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Polling Observatory #11: When is a tie not a tie?

This is the eleventh of a series of posts that report on the state of the parties as measured by opinion polls. By pooling together all the available polling evidence, we can reduce the impact of the random variation each individual survey inevitably produces. Most of the short term advances and setbacks in party polling fortunes are nothing more than noise; the underlying trends – in which we are interested and best assess the parties’ standings – are relatively stable and little influenced by day-to-day events. If there can ever be a definitive assessment of the parties’ standings, this is it. Further details of the method we use to build our estimates of public opinion can be found here.

“Prediction is very difficult” Niels Bohr wrote once, “especially about the future.” Over Christmas, we wrote that the polling boost Cameron’s Conservatives received following the EU summit “veto” might prove fleeting, as voters’ attention returned to the bleak landscape of domestic politics. Our latest estimates defy this prediction, with the Conservatives continuing to poll above their 2011 averages in the New Year. Our estimate of Conservative support for January 2012 is 37.7%, up 0.3 points from last month and close to 4 points above the low points of 2011. Labour’s estimate stands at 37.8%, down 0.8 points from last month. For the second month in a row the two main parties are in a statistical tie. The junior partner in the governing coalition, the Liberal Democrats, continue to flatline below 10%. We have them at 8.6% this month, down 0.2 points on last month.

Cameron’s resurgence in the polls, and Ed Miliband’s continued struggles, have lead some commentators to speculate about a possible Conservative majority at the next election. This is premature. Although the two parties are level pegging in the polls, the Conservatives continue to suffer a handicap when votes are translated into seats at Westminster. Estimates from the Electoral Calculus website suggest that at equal vote shares of 38%, the Labour party would be 38 seats ahead of the Conservatives, and only three seats short of an overall majority. The Conservatives need a lead of 3-4% in votes in order to draw level in seats, and a lead of 7-9% in order to achieve a majority of one seat. So, in other words, drawing level in votes is not enough for Cameron’s Conservatives: they need leads close to double digits to be confident of securing an outright majority.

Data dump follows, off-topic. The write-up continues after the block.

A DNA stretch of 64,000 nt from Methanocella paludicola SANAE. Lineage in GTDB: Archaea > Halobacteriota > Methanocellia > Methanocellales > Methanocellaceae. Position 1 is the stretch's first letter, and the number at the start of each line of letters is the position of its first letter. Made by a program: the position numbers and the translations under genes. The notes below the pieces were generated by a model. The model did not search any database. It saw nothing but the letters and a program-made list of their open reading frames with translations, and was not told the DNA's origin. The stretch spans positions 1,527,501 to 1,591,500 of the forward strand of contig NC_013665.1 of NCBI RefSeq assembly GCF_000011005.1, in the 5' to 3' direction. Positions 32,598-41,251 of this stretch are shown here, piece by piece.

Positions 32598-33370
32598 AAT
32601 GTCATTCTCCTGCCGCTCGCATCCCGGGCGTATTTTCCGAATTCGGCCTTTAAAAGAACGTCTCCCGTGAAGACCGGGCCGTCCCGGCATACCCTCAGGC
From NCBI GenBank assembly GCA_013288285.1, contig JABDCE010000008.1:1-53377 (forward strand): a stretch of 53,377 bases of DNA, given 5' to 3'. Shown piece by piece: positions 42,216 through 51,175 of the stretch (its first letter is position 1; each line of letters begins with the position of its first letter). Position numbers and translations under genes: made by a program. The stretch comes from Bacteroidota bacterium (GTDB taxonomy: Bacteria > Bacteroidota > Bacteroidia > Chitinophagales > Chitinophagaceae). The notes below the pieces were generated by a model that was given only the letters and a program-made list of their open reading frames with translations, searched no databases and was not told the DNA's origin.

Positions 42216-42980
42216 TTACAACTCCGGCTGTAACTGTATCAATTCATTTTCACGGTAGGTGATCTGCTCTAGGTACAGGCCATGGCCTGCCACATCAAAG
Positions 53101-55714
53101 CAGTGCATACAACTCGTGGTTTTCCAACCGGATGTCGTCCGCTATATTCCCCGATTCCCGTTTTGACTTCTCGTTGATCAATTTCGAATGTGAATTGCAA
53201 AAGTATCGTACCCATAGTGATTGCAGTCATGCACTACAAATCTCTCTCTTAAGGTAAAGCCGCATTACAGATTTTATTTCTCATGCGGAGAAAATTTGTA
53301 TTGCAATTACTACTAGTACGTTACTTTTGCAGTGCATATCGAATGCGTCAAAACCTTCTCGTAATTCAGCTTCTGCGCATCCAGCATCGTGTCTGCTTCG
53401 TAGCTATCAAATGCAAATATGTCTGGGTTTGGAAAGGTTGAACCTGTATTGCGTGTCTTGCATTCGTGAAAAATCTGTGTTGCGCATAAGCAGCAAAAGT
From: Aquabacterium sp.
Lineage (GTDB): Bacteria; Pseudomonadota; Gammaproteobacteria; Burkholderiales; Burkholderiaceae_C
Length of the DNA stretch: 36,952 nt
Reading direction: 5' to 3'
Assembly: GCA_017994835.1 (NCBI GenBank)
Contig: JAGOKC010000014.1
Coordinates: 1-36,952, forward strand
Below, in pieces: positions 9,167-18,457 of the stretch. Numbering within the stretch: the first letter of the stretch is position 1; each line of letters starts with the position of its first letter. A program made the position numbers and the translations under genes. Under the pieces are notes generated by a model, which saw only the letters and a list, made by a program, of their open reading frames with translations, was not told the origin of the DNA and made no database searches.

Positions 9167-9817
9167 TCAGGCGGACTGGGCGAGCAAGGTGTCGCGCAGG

Why does the electoral system put the Conservatives at such a disadvantage? As detailed by Michael Thrasher and colleagues in a recent article, the main advantages to Labour are the result of the geographical distribution of its support, and variation in turnout between constituencies. The geographical effect comes about because Conservative votes tend to be concentrated in constituencies with very large Conservative majorities, while Labour votes are more evenly spread across the seats Labour win. This means less Labour votes than Conservative votes are “wasted” just to add to already large majorities in already safe seats.

Also, turnout tends to be higher in Conservative held seats than Labour held ones, so even if both sets of constituencies have equal number of eligible votes, more votes are cast to elect Conservative MPs than Labour MPs, as in Labour seats fewer voters show up at all on polling day. A third, much smaller, source of Labour advantage is differences in the number of eligible voters in Conservative and Labour seats, which results both from constitutional legacies such as the over-representation of Wales at Westminster and from the continuous movement of voters away from declining, Northern, Labour voting regions towards expanding, suburban Southern seats which lean Conservative.

Many commentators have suggested that the boundary changes being brought in by the Coalition will “level the playing field” at the next election. This is unlikely. The boundary changes will only deal with the effect of uneven constituency sizes, which is a small contribution to the bias in the system. The much larger effects of uneven geographical distribution and voter turnout will remain. Loyal Conservatives in the shires are likely to continue dutifully piling up massive majorities for their local MP’s at the next election, and as a result Cameron’s party will continue to face a tougher challenge than the polling suggests.

Rob FordWill Jennings and Mark Pickup

Published inBritish PoliticsPolling Observatory

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